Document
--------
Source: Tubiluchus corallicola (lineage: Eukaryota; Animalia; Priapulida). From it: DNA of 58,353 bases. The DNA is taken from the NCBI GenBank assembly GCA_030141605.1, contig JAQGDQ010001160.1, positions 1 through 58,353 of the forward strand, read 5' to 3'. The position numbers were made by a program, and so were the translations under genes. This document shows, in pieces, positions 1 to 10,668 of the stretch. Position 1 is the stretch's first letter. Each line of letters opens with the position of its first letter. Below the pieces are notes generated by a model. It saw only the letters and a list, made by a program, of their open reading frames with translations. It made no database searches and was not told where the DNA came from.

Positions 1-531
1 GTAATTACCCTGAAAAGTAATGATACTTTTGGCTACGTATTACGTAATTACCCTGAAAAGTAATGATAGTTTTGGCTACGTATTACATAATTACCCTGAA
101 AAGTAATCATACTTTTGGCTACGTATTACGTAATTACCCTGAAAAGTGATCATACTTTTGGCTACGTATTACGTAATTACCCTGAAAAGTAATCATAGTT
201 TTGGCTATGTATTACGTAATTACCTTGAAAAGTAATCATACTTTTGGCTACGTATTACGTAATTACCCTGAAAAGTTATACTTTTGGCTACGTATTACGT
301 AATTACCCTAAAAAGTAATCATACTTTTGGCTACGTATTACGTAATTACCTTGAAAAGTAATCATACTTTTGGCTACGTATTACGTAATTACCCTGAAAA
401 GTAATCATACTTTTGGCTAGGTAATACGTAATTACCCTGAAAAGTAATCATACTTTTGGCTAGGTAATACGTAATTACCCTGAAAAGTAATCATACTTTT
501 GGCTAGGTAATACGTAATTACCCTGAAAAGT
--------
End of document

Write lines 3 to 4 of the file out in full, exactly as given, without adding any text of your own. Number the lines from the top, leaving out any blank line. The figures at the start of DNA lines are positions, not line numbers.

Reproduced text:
1 GTAATTACCCTGAAAAGTAATGATACTTTTGGCTACGTATTACGTAATTACCCTGAAAAGTAATGATAGTTTTGGCTACGTATTACATAATTACCCTGAA
101 AAGTAATCATACTTTTGGCTACGTATTACGTAATTACCCTGAAAAGTGATCATACTTTTGGCTACGTATTACGTAATTACCCTGAAAAGTAATCATAGTT